Next stop for The Ethics, was Baker, Harris, Young’s newly formed label Golden Fleece Records. It was financed by Philadelphia International Records, who sometimes, sent artists to Golden Fleece. This was the case with The Ethics, who released Good Luck in 1974. Then, just as things started to improve for The Ethics, they pressed the self-destruct button again. Another disagreement about the future direction of The Ethics, lead to Carl Enlow and Andrew Collins leaving the group. Quickly, Ron Tyson and Joe Freeman replaced them with Larry Richardson and Norman Frazier. Larry was related to Ron, while Norman was originally from Washington D.C. Just as Ron and Joe thought The Ethics were making progress, things got even worse.
Thaddeus Wales, who owned Wale Records, claimed ownership of The Ethics’ name. Having established The Ethics’ as a group, it was snatched away from them. Larry and Joe decided the easiest thing was to change the group’s name. So, The Ethics changed their name to Love Committee. The newly formed Love Committee released just one single, One Day Of Peace on Golden Fleece Records. It wasn’t a commercial success. Shortly after, in 1975, Golden Fleece’s deal with Philadelphia International Records was about to expire. So, Gamble and Huff brought Love Committee back to Philadelphia International Records’ newly created subsidiary, T.S.O.P. At T.S.O.P Love Committee released just one single, Darling Come Back Home, which failed commercially. Not long after this, Love Committee were dropped by T.S.O.P.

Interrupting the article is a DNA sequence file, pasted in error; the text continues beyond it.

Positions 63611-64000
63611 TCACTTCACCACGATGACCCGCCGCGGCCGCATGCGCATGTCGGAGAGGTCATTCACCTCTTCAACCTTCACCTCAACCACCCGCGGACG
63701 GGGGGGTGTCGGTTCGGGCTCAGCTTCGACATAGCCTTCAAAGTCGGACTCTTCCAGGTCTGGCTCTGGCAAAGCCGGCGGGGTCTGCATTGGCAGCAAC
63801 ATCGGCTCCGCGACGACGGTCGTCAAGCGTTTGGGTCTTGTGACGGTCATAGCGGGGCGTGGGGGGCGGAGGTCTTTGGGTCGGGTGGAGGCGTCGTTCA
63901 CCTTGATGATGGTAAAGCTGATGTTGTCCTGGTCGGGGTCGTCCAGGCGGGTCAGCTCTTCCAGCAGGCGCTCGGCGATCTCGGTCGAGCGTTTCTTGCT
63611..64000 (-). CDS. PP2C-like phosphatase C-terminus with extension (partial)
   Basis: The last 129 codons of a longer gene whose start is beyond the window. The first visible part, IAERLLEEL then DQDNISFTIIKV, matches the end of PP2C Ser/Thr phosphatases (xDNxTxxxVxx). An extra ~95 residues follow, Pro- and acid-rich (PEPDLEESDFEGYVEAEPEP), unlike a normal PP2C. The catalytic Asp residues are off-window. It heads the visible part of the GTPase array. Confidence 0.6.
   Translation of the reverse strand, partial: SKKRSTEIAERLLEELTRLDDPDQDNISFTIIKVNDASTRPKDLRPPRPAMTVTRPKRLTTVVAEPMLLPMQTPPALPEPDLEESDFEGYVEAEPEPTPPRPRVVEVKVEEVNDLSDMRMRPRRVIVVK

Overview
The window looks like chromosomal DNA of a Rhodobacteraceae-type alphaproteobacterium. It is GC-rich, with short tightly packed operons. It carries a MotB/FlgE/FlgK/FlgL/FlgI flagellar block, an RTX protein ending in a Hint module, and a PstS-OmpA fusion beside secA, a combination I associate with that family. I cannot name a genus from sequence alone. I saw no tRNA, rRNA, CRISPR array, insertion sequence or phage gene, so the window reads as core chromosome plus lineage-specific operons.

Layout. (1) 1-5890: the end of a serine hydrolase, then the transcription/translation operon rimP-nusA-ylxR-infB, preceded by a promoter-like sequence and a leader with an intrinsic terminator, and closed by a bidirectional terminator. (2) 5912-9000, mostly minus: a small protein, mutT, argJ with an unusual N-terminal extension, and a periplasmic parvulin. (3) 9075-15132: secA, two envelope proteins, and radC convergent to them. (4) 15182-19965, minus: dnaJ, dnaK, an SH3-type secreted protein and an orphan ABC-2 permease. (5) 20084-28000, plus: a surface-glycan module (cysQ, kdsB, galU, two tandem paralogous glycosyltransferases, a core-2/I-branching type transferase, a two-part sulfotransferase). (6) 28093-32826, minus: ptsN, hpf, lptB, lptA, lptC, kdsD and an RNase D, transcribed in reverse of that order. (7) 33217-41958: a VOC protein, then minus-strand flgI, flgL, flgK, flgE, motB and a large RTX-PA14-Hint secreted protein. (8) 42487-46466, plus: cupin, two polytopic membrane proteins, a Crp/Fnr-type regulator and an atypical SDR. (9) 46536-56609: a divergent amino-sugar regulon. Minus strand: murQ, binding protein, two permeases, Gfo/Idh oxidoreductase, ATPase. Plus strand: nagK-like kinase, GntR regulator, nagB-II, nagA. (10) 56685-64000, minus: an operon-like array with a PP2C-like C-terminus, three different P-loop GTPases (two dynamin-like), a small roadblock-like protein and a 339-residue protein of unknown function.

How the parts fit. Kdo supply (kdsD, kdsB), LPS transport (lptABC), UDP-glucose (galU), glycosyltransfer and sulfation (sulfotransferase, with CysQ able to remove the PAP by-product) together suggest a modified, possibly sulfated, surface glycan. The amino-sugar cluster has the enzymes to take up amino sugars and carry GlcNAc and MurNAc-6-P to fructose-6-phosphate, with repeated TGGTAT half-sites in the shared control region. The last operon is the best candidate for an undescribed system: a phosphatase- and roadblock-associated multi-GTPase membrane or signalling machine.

While commercial success continued to elude Love Committee, record companies realised Love Committee had potential. This included German label Ariola. They signed Love Committee to their Beverley Hills imprint. Four songs were recorded, but still, commercial success eluded them. There was nothing wrong with the songs, far from it. What they needed was to work with the right people, people who could bring out the best in Love Committee. This just happened to be Baker, Harris, Young and their Philly friends.
One day, Norman Harris came across Larry Richardson, who he new from way back. When Norman heard that Love Committee were without a label, he recommended them to the Cayres, who owned Salsoul and Gold Mind Records, which Norman ran for them. The Cayres liked what they heard, and signed Love Committee to Gold Mind Records. Soon, work began on Law and Order, Love Committee’s debut album.
For Love Committee’s debut album Law and Order, Norman Harris would play a huge part in the album. He put together some of Philly’s best songwriters, musicians, arrangers and producers to work on what became Law and Order. Similarly, Ron Tyson cowrote each of the eight tracks, with a variety of collaborators
Norman Harris cowrote four tracks with Allan Felder and Love Committee lead singer, Ron Tyson. They were the title-track Law and Order, If You Change Your Mind, Pass the Buck and Give Her Love. Ron Tyson cowrote Tired of Being Your Fool with Eddie Moore, and Cheaters Never Win with Allan Felder and T.G. Conway. T.G. Conway, Bruce Gray and Ron cowrote Just As Long As I Got You, while Bruce Gray, Bruce Hawkes and Ron cowrote Put It In the Back of Your Mind. These tracks would become Law and Order, which was recorded at Philly’s Sigma Sound Studios.